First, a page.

district court with the opportunity to consider the specific
contentions of the parties and to correct any errors
immediately, ” Walters, 638 F.2d at 950,
enabling the court “to focus attention on those
issues-factual and legal-that are at the heart of the
parties' dispute, ” Thomas v. Arn, 474
U.S. 140, 147 (1985). As a result, “‘[o]nly those
specific objections to the magistrate's report made to
the district court will be preserved for appellate review;
making some objections but failing to raise others will not
preserve all the objections a party may have.'”
McClanahan v. Comm'r of Soc. Sec., 474 F.3d 830,
837 (6th Cir. 2006) (quoting Smith v. Detroit Fed'n
of Teachers Local 231, 829 F.2d 1370, 1373 (6th Cir.
judgment is proper ‘if the movant shows that there is
no genuine dispute as to any material fact and the movant is
entitled to judgment as a matter of law.'”
Pittman v. Experian Information Solutions, Inc., 901
F.3d 619, 627 (6th Cir. 2018) (quoting Fed.R.Civ.P. 56(a)).
“The moving party bears the burden of showing that no
genuine issues of material fact exist, ” and it
“must demonstrate the ‘basis for its motion, and
identify those portions of the pleadings, depositions,
answers to interrogatories, and admissions on file, together
with the affidavits, if any, which it believes demonstrate
the absence of a genuine issue of material fact.'”
Id. at 627-28 (quoting Celotex Corp. v.
Catrett, 477 U.S. 317, 323-24 (1986)).
oppose that showing, “[t]he nonmoving party ‘must
set forth specific facts showing that there is a genuine
issue for trial.'” Id. at 628 (quoting
Anderson v. Liberty Lobby, Inc., 477 U.S. 242, 250
(1986)). “[T]he party opposing the summary judgment
motion must do more than simply show that there is some
‘metaphysical doubt as to the material
facts.'” Highland Capital, Inc. v. Franklin
Nat'l Bank, 350 F.3d 558, 564 (6th Cir. 2003)
(quoting Matsushita Elec. Indus. Co. v. Zenith Radio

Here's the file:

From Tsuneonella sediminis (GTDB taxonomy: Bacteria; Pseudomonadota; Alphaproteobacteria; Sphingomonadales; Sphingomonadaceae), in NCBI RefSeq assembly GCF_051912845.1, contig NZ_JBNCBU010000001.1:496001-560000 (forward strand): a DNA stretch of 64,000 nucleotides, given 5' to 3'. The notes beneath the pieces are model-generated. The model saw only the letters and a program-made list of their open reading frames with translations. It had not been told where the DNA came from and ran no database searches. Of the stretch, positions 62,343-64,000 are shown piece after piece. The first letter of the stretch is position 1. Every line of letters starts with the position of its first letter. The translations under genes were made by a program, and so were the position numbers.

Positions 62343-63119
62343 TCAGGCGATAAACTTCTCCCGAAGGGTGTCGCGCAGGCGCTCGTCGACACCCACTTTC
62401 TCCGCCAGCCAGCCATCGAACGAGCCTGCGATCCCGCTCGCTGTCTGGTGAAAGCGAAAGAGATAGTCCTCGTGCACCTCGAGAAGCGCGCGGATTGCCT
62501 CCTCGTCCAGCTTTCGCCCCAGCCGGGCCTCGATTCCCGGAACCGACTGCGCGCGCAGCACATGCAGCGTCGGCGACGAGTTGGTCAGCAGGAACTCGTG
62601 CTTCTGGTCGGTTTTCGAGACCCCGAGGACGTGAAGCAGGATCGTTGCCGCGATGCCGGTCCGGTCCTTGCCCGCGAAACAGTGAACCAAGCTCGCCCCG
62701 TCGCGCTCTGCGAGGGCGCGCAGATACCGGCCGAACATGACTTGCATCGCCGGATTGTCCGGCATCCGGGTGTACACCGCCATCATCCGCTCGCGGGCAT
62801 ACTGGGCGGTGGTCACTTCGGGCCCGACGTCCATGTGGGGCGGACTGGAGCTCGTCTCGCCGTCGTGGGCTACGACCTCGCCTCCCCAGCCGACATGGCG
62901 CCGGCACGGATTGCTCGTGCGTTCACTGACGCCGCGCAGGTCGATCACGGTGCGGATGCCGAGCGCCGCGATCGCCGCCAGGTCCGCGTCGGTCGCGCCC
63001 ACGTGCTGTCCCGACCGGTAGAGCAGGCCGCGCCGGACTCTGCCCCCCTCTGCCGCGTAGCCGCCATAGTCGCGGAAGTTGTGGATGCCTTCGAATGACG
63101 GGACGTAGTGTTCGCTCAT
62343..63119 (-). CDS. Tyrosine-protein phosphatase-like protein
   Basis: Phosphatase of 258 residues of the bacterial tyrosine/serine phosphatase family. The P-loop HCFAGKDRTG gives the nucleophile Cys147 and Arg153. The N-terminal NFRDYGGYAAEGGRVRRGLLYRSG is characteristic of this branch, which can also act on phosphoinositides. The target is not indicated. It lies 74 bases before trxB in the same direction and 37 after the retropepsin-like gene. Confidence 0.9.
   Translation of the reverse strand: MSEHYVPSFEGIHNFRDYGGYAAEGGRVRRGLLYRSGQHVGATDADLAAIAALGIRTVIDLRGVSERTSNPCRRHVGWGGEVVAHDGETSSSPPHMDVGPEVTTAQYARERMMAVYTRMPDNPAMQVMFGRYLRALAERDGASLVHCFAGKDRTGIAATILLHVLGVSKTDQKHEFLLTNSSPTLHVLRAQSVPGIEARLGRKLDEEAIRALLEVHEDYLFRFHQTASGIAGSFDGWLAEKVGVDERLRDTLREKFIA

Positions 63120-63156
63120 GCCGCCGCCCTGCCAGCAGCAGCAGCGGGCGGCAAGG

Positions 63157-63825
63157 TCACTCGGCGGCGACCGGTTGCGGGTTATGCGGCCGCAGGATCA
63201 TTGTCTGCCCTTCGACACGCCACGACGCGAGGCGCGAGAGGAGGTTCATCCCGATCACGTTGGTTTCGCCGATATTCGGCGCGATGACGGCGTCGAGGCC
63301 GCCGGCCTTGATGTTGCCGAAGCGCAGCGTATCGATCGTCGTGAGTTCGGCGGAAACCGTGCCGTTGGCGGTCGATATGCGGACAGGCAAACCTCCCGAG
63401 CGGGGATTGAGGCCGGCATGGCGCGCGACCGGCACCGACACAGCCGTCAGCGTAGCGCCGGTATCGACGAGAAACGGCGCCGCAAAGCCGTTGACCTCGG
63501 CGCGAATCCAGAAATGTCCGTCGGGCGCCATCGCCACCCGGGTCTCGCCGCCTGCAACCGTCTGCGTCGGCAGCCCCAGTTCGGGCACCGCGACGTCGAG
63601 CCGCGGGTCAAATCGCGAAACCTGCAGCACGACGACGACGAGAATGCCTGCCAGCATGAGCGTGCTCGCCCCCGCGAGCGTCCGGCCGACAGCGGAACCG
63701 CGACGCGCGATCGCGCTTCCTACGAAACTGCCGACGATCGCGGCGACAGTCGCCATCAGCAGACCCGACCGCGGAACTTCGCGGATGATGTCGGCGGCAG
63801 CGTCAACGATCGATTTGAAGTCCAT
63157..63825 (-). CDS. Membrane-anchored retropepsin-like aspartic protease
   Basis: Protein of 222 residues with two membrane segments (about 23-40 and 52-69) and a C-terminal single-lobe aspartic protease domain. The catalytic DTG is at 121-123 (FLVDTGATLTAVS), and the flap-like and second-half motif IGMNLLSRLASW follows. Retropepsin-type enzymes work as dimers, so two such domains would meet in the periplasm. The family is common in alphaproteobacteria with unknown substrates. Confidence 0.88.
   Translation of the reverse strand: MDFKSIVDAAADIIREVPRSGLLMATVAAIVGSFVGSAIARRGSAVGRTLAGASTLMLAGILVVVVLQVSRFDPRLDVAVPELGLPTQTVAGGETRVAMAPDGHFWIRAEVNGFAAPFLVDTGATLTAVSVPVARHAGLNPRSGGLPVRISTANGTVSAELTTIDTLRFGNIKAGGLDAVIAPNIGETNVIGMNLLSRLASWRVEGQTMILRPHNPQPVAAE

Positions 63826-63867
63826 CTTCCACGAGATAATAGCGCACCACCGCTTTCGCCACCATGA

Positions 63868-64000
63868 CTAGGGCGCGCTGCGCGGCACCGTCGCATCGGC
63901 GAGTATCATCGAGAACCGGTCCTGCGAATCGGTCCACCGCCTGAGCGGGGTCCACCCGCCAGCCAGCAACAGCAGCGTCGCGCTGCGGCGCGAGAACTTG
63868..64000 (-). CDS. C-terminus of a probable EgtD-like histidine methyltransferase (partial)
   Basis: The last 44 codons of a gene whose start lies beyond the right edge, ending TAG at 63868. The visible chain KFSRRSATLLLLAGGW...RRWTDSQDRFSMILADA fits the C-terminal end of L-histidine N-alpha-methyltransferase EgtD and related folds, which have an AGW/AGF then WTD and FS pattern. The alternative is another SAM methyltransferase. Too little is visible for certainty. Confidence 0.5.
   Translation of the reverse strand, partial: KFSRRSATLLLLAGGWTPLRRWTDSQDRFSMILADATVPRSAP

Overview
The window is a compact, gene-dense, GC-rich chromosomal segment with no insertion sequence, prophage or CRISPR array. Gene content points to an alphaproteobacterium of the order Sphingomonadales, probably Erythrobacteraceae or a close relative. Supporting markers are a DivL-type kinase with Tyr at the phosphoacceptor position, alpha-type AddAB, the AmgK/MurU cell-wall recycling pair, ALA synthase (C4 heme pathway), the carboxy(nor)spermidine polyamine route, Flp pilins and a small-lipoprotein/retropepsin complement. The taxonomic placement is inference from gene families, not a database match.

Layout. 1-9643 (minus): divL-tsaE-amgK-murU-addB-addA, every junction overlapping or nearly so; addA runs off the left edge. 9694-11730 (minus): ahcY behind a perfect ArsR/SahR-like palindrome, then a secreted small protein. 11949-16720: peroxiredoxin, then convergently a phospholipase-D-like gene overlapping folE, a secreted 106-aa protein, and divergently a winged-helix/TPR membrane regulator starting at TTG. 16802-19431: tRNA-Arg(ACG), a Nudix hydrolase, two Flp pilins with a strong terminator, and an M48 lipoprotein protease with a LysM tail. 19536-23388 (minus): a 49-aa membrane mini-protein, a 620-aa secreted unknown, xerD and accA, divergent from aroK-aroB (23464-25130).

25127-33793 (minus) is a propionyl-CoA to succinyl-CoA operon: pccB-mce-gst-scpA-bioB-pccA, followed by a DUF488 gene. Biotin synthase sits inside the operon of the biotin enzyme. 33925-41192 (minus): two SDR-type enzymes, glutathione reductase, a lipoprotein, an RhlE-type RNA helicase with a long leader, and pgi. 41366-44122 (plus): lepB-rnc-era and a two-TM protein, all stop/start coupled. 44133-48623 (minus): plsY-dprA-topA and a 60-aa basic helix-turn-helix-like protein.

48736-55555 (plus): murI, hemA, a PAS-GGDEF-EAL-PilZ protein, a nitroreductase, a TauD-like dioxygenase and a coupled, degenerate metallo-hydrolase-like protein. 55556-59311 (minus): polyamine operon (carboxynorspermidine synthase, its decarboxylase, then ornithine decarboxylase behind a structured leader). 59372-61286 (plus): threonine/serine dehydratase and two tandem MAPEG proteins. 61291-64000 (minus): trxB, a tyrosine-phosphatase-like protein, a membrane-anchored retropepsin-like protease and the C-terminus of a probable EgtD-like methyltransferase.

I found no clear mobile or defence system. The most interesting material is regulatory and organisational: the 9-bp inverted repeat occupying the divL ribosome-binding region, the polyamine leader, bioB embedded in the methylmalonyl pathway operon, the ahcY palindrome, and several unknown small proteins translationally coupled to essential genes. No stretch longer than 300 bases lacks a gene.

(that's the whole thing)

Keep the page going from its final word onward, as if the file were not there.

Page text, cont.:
Corp., 475 U.S. 574, 586 (1986) (internal quotation
marks omitted)). The opposing party must designate specific
facts in affidavits, depositions, or other factual material
showing “evidence on which the jury could reasonably
find for the plaintiff.” Anderson, 477 U.S. at
252. The submitted materials need not themselves be in a form
that is admissible in evidence. Celotex, 477 U.S. at
324. “The reviewing court must then determine
‘whether the evidence presents a sufficient
disagreement to require submission to a jury or whether it is
so one-sided that one party must prevail as a matter of
law.'” Pittman, 901 F.3d at 628 (quoting
Anderson, 477 U.S. at 251-52). In doing so, the
Court must “view the facts and draw all reasonable
inferences in favor of the non-moving party.”
Ibid. (quoting Matsushita, 475 U.S. at
doctrine of qualified immunity shields government officials
performing discretionary functions from civil liability for
civil damages insofar as their conduct does not violate
clearly established statutory or constitutional rights of
which a reasonable person would have known.”
Baynes, 799 F.3d at 609 (citing Harlow v.
Fitzgerald, 457 U.S. 800, 818 (1982); Phillips v.
Roane County, Tenn., 534 F.3d 531, 538-39 (6th Cir.
2008)). “To determine whether a government official is
entitled to qualified immunity, [the court must] make two
inquiries: ‘First, viewing the facts in the light most
favorable to the plaintiff, has the plaintiff shown that a
constitutional violation has occurred? Second, was the right
clearly established at the time of the violation? These
prongs need not be considered sequentially.'”
Id. at 609-10 (quoting Miller v. Sanilac